Drug use among opioid user populations has been increasingly diversified, resulting in 'poly-drug use' profiles, which often includes combinations of more than one opioid, but also involves the combining of opioids with other drugs, namely, crack cocaine, benzodiazepines and alcohol. In a Toronto study conducted with regular opiate users not in treatment, 70% had used alcohol, 64% had used cannabis, 61% had used benzodiazepines and 58% had used cocaine . A latent class analysis of the OPICAN data revealed that the cohort participants could be divided into three distinctly different 'drug user type' groups characterized primarily by: heroin and cocaine injection use, other opioid and benzodiazepine use and non-injected other opioid and crack use . Research has also shown that poly-drug use can be linked to distinct morbidity and mortality consequences as well certain socio-demographic characteristics. For example, the co-use of opioids with stimulants (e.g., cocaine, benzodiazepines or alcohol) considerably elevates the risk for fatal and non-fatal overdose [17, 18]. Furthermore, in the OPICAN study it was found that co-users of opioids and crack were significantly more likely to be characterized by unstable housing, criminal activity, health problems and injection risks compared to non-co-users of crack .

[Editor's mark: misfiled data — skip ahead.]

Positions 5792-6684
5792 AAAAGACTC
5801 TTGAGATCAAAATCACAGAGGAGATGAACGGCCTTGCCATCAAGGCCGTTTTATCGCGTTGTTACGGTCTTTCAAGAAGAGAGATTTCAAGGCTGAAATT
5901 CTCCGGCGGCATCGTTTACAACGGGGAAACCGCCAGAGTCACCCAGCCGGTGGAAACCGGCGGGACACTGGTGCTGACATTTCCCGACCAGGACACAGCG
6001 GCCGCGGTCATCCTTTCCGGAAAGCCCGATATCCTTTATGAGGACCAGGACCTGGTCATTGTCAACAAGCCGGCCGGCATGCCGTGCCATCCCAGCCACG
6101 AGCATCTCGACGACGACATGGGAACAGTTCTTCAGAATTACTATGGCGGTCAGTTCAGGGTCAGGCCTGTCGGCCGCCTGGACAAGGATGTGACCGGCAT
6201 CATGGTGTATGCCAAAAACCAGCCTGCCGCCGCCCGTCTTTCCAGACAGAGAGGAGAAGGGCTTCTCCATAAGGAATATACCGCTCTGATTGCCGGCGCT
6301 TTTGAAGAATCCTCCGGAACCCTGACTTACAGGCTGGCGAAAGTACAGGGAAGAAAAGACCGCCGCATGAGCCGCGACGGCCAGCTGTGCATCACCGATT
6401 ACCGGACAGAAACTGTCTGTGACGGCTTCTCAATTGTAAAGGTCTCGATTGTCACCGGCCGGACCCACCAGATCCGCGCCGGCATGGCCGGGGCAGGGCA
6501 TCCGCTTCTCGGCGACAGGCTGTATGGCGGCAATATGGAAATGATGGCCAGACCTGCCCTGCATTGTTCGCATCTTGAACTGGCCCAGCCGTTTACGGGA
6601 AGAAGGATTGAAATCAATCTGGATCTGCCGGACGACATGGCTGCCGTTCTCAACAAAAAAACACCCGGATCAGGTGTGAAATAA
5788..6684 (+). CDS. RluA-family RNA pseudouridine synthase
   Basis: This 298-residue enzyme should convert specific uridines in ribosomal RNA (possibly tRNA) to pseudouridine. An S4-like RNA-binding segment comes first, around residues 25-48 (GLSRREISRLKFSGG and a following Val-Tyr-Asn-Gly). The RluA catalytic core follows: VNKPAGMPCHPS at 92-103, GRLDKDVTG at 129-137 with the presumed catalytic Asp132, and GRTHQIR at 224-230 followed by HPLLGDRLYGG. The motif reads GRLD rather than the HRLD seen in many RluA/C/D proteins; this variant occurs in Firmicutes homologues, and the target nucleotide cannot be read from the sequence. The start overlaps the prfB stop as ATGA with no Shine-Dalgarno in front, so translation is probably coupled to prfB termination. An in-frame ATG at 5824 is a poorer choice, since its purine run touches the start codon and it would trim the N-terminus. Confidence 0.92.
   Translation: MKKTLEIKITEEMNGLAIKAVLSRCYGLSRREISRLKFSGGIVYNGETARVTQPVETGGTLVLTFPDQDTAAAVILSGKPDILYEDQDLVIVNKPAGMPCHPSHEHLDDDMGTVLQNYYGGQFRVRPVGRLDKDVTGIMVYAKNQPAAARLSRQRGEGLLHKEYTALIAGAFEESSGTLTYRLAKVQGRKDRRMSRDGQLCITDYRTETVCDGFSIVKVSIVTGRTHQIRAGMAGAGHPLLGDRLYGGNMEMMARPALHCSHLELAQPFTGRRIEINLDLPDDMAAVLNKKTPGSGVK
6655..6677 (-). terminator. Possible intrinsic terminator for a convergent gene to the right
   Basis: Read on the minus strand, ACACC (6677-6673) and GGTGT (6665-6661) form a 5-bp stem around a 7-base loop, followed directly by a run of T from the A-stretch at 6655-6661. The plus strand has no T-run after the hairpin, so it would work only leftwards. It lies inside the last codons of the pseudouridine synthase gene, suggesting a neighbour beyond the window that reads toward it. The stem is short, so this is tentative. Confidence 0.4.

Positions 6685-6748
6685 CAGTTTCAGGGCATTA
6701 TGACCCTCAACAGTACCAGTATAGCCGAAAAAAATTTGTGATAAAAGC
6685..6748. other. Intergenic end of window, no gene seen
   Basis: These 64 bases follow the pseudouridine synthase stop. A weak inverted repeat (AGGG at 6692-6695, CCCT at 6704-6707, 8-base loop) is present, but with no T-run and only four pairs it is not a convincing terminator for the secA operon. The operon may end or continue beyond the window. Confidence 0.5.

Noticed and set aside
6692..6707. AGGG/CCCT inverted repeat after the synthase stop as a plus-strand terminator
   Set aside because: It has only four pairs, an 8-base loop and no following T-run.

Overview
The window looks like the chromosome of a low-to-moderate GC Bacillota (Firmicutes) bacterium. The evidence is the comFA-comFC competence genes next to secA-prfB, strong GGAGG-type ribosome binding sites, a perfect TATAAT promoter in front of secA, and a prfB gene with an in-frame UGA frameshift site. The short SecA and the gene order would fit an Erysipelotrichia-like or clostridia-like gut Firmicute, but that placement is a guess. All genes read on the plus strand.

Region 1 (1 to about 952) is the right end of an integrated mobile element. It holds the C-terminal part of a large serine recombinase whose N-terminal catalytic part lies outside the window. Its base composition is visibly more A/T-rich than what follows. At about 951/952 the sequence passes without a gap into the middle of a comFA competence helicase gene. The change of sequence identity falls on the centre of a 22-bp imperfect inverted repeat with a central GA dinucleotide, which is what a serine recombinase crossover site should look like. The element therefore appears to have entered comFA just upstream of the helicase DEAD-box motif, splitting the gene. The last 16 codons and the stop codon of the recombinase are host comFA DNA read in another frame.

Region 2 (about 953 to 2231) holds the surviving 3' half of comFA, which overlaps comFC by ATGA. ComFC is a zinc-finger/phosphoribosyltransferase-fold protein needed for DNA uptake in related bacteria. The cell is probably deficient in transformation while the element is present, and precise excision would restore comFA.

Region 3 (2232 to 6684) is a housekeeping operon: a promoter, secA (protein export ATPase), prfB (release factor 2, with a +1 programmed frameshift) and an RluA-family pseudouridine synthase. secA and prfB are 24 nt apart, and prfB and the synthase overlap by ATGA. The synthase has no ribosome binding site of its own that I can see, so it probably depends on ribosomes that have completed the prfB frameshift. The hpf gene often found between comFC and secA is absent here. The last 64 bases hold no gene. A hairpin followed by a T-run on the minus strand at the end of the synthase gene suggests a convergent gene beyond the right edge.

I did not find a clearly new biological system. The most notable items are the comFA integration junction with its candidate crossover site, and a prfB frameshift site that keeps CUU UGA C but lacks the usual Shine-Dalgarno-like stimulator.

In addition to poly-substance use, the diversification of drug use profiles may also lead to shifts in drug use 'careers' and changes in drug use behaviours, chiefly, the transition from non-injection to injection. The transition dynamics from non-injection to injection drug use has been documented in the literature, particularly within the context of heroin use [19–21]. Factors associated with transitioning from non-injecting to injecting have included demographic characteristics such as male gender and older age [22, 23] and economic factors such as employment and housing . In a study conducted with 19 young drug users who had recently transitioned to injection (past 3 years), Sherman et al., found that the social impact of family, friends and sexual partners and the high concentration of injection in their local neighbourhoods were important factors in this shift in drug use behaviour . The influence of a sexual partner who injects drugs has also been linked specifically to the first injection experience [26, 27]. Environmental factors and market characteristics can also impact decisions around the route of drug administration. In Spain, de la Fuente et al. observed a strong relationship between heroin purity and route of administration, such that in areas where brown heroin was more prevalent, there was an increased proportion of chasers ('chasing the dragon' or inhaling the smoke from heroin) as compared to areas where white heroin and resulting intravenous use were more prevalent . Finally, compared to non-injectors, IDUs are generally in poorer physical and mental health as compared to non-injectors and are substantially more likely to have been infected with HIV, Hepatitis B (HBV) or Hepatitis C (HCV) [29–32].